In the old days of “just a decade ago,” the mall was a major focal point for shopping. Today, more people are shopping online rather than heading to the shops — and that’s a major problem. Malls have seen a significant decline in their foot traffic and operations, but they are evolving.
With the explosion of e-commerce, and the way consumers have permanently altered their shopping habits, will there be a space for malls in the future? Or will these become yet another relic of the economic past? Let’s take a look.
The Problem of the Mall
The mall used to be a “one stop shop” when families needed to do a lot of shopping. But that leads to overhead, too. Mall shops often paid exorbitant rent to take advantage of the foot traffic that malls brought in. Presently, airport malls are doing better than regular malls for this very reason: they have a captive audience that malls no longer have.
Airport malls have a draw. But regular brick-and-mortar malls don’t. Most people aren’t going to be visiting a mall because everything they can get, they can get online. Amazon is making it possible for people to get one-day or two-day deliveries of most goods, and many people wouldn’t be able to schedule a trip to the mall immediately regardless.
One of the big problems with the “mall” as a concept as many of them were recreational destinations in and of themselves. People would mark off a day to take the family to the mall, or make plans to meet friends there. The mall as a social and family venue no longer exists; it’s no longer a place where people will hang out, eat, and shop. This is especially true as the economy tightens, and the allure of spending an entire day spending money wanes.
So what can malls do to remain relevant?
Health Clinics Are Moving In
Surprisingly, the answer for malls may very well be health clinics. While clothing stores have decline by 10% since 2017, medical clinics have increased by 60%. Health clinics are growing in number, with a lot of spending happening in specialty clinics. Health clinics can move into malls and maintain a number of related offices, such as opening a laboratory next to a diagnostic center.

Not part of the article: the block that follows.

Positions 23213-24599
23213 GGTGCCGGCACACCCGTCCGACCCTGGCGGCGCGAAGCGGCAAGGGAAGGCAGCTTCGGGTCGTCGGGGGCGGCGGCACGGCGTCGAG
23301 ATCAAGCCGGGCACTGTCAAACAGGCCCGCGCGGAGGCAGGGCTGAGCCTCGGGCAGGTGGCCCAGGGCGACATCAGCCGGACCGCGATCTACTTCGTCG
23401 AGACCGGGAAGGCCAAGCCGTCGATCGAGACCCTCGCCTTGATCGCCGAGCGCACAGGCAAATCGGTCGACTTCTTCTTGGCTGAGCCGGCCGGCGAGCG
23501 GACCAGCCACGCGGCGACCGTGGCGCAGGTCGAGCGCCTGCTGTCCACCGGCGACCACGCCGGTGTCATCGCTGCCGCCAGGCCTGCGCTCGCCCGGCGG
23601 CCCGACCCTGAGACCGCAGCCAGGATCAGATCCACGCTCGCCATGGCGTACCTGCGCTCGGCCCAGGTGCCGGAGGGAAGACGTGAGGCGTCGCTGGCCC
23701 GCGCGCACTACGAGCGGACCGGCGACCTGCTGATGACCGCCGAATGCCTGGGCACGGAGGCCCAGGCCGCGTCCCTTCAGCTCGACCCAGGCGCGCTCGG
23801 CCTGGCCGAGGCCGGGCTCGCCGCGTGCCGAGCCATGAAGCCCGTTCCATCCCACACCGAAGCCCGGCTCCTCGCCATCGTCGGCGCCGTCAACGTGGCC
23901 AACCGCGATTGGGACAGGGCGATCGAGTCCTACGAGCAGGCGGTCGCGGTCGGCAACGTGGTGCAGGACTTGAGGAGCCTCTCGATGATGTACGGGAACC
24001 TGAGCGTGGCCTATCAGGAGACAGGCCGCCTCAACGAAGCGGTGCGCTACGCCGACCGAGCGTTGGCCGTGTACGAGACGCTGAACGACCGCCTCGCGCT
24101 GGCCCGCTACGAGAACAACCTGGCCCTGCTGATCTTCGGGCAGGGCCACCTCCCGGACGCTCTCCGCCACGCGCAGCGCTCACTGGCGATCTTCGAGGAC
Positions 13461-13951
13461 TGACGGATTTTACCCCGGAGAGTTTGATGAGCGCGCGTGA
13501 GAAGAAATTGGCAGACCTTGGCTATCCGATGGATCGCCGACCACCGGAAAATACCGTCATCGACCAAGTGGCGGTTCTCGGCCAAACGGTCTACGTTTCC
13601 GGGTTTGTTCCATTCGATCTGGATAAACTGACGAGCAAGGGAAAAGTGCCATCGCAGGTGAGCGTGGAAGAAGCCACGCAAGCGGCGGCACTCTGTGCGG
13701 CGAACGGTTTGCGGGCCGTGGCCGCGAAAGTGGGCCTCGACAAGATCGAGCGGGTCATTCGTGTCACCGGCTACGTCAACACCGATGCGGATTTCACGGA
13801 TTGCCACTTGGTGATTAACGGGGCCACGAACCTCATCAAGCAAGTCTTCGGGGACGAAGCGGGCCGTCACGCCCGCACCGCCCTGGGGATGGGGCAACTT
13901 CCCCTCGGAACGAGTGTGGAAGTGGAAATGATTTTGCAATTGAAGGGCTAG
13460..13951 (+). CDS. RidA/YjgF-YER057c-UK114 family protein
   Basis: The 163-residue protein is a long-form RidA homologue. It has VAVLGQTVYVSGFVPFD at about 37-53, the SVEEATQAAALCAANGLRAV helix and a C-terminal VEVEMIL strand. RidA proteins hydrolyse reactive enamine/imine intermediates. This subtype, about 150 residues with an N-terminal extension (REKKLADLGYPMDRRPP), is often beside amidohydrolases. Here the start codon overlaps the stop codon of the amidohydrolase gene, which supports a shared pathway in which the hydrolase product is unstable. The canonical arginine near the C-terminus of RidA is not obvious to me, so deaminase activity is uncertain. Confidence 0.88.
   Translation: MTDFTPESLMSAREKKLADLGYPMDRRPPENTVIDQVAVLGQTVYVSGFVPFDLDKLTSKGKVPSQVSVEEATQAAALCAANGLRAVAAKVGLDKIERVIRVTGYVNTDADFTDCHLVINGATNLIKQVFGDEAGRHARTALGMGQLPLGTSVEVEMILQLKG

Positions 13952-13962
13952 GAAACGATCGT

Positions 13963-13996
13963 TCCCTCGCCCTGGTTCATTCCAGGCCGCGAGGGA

Since malls have open space, and clinics need that space, it seems like a natural pairing. And since people need to go to the doctor, it can increase foot traffic for the rest of the mall, much like airports do. And while there may be significant rental costs associated with a mall, clinics are used to paying exorbitant rental costs, including the costs related to their build outs.
This is part of something that’s now known as “medtail” growth: growing medical retail centers that are a blend between the two industries. Rather than strictly providing medical services, they also provide medical products, much like optometrists provide glasses. This growing sector is likely to continue to expand.
As the Clinics Move In, Big Stores Move Out
Before, malls used to be the bastions of stores like J.C. Penney’s, Sears, and Kohl’s. With these brands suffering (and many brands moving to e-commerce), very large spaces are left empty.
What malls are going to do with these large, connected buildings remains to be seen. The most popular attractions in malls today tend to be theaters, because they’re still something that people regularly go to, but even the theater industry is now suffering.
Not Just Clinics
It’s not just direct, medical clinics that are moving into malls. It’s also medically-related devices, such as accessibility devices. Malls are increasingly selling things like hearing aids and related products.
With the generation that is familiar with malls aging, it’s perhaps sensible that the stores within it age as well. Malls are likely something that’s going to be seen as a nostalgic relic of the past regardless; there’s no longer a need for immense shopping marketplaces when the online marketplace has taken its place.
But those with an eye on finance may want to take an interest in the growing medtail industry, which is a niche that’s likely to remain very successful. Medical spending in America is only going up, with people living longer, more fulfilling lives.